What we do
Pacific Aquaculture Cooperatives International(PAC) is a global aquaculture business enterprise whose primary mission is to provide strategically engineered aquaculture solutions to the world aquaculture industry as a modus operandi of economic and environmental sustainability to SIDS(Small Island Developing States) and developing countries for economic development, environmental sustainability, and sustainability of the global food chain from the bottom up. This will be done by the development and deployment of sustainable sea cucumber farm operations in every coast lined country adjoined with educational training for local natives together wit ongoing collaboration and assignments with government, industry and scientific agencies. PAC International was established in 2005 and is an NGO affiliate with Consultive Status Accreditation to the United Nations Economic and Social Council.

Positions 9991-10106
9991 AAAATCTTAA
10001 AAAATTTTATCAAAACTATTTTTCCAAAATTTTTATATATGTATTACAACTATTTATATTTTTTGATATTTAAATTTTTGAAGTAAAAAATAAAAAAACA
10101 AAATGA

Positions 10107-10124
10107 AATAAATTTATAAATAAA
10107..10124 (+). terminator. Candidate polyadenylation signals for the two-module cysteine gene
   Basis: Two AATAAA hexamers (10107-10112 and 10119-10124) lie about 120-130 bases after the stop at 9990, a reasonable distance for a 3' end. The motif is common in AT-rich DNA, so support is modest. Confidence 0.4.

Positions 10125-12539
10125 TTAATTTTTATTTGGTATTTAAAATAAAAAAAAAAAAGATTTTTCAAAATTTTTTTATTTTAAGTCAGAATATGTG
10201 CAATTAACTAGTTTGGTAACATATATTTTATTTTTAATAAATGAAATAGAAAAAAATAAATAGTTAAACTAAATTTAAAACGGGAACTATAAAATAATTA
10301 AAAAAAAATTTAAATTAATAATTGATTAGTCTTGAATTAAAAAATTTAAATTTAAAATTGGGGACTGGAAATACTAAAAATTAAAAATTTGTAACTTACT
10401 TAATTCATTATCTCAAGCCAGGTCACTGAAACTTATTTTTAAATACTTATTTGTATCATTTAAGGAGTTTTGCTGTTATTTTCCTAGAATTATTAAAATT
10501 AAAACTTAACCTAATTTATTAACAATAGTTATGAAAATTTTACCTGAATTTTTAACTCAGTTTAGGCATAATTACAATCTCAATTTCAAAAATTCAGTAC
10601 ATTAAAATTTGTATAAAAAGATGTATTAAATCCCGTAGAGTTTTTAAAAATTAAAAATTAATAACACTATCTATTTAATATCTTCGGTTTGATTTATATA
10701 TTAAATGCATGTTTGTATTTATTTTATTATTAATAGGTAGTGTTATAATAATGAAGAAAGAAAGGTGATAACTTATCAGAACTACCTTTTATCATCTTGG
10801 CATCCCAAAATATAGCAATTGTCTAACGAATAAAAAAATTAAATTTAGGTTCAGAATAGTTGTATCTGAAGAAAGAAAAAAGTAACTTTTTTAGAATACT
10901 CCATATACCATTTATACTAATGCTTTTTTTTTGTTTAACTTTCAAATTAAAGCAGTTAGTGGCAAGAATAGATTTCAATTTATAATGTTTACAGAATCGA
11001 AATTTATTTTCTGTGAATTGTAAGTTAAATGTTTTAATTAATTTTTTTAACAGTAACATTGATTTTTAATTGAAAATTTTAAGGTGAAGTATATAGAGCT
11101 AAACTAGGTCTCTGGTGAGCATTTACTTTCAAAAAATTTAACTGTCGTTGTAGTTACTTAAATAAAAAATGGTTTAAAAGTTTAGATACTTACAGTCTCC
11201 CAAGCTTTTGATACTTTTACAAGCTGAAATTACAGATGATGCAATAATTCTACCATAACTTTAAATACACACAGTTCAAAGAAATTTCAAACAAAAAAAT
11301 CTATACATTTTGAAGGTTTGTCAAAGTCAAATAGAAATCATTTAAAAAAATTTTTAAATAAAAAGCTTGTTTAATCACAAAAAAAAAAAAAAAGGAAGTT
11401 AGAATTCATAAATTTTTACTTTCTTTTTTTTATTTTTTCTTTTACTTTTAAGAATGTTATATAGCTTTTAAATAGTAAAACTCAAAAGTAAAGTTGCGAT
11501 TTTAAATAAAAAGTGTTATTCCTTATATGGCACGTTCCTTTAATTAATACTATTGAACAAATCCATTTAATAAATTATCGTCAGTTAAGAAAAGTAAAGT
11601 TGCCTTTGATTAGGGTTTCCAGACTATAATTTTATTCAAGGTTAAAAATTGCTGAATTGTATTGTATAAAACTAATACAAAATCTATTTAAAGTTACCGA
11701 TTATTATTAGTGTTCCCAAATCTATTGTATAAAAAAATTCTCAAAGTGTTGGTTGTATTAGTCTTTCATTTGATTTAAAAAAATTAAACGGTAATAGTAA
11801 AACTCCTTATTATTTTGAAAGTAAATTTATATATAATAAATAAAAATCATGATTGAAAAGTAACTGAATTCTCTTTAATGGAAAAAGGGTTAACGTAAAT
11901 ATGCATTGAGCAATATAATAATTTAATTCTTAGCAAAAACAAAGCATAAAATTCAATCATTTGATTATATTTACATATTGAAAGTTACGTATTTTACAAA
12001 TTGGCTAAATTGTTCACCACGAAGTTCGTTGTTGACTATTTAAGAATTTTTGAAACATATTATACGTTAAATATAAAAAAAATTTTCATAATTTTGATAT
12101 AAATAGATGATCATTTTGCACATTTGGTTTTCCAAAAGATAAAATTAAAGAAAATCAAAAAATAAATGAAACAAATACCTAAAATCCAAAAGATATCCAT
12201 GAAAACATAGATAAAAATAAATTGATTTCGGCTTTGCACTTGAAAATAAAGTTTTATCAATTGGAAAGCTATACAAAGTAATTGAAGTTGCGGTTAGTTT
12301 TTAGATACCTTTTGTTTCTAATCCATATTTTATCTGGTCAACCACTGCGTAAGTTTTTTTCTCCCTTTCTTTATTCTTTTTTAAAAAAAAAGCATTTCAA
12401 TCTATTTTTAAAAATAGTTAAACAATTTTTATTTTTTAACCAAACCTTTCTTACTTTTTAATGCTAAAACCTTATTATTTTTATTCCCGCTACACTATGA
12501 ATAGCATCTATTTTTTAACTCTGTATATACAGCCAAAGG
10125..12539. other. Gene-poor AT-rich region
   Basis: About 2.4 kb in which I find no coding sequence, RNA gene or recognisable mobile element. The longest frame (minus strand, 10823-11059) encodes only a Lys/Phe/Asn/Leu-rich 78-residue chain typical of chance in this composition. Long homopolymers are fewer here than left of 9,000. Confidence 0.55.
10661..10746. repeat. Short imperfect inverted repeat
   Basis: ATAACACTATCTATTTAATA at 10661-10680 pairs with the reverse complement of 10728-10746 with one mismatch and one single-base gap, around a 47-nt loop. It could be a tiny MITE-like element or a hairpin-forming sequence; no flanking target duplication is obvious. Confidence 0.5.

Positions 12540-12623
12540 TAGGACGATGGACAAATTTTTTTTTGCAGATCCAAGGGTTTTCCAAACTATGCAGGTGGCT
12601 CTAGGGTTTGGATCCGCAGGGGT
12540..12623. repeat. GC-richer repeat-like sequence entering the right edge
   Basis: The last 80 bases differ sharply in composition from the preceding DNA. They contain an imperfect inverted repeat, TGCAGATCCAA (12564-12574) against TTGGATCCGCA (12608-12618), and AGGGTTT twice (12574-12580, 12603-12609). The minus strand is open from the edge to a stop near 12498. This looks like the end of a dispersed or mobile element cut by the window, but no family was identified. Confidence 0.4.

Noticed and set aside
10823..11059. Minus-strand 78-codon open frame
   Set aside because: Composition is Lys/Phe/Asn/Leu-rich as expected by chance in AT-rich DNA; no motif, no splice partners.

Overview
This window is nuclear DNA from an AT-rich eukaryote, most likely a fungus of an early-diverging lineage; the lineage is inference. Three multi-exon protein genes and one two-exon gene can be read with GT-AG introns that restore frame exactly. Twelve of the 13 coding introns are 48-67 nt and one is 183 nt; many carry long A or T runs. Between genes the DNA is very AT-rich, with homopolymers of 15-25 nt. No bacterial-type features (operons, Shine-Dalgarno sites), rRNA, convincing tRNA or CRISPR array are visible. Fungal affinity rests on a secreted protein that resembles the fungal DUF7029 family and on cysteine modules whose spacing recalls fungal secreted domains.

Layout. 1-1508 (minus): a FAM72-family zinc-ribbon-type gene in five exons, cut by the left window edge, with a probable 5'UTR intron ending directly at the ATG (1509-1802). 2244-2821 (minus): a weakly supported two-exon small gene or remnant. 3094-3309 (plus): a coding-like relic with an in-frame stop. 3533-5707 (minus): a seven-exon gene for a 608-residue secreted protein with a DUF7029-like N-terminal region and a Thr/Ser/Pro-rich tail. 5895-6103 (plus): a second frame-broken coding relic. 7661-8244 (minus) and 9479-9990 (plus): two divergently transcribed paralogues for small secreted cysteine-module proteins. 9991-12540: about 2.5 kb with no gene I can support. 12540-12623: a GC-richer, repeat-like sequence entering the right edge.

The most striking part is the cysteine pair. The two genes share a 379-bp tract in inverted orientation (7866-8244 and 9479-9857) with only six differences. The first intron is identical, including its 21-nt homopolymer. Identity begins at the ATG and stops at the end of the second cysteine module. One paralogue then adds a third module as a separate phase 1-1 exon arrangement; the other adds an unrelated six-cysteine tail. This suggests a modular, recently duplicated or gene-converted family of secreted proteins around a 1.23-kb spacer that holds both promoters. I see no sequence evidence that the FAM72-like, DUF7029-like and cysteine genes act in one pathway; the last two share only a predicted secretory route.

By developing custom designed programs of sustainable development consisting of: Aquaculture education and training; Enlisting the interaction and partnership of government, industry, scientific, and educational agencies for support and the dissemination of information; Enlistment of the world leading environmental scientists providing their expertise; and the apportionment of cutting edge technologies, equipments, and marine sea vessels; PAC will empower native residents to efficiently manage and utilize their natural marine resources. By maintaining a major equity position in each cooperative employee owned operation, PAC will insure the proper implementation and management of its business solutions in order to safeguard and promote environmental sustainability by the use of its proprietary aqua farming methodology that will exponentially increase sea cucumber population while maintaining the integrity of the coral reefs – its natural environment and thus ameliorate the damages of global warming; promote economic development through a jointly-owned and democratically-controlled enterprise, the standards of living are raised, quality health care and education becomes affordable, and by facilitating initial public offerings of each corporate cooperative, the prosperity of future generations are safeguarded. PAC’sstrategic business solutions are consistent with the United Nations Millennium Development Goals will therefore serve as a reliable and legitimate mechanism to assist world governments in achieving their MDG. See http://www.unmillenniumproject.org/goals/ The products that these corporate cooperatives in developing countries will farm, harvest, and market are scientifically known as Holothuroidea, or sea cucumbers, are an abundant and diverse group of worm-like and usually soft-bodied echinoderms. They are found in nearly every marine environment, but are most diverse on tropical shallow-water coral reefs. They range from the intertidal, where they may be exposed briefly at low tide, to the floor of the deepest oceanic trenches. Some of these are about 20 cm in length, though adults of some diminutive species may not exceed a centimeter, while one large species can reach lengths of 5 m (Synapta maculata). Several species can swim and there are even forms that live their entire lives as plankton, floating with the ocean currents. These sea cucumbers are widely consumed for food and as a traditional nutraceutical throughout Asian and Middle Eastern communities. It is so highly prized for its ability to fight arthritis pain and degeneration, for its anti-viral properties, as an aphrodisiac, and for regular consumption as a culinary component or in supplement form to promote overall good health.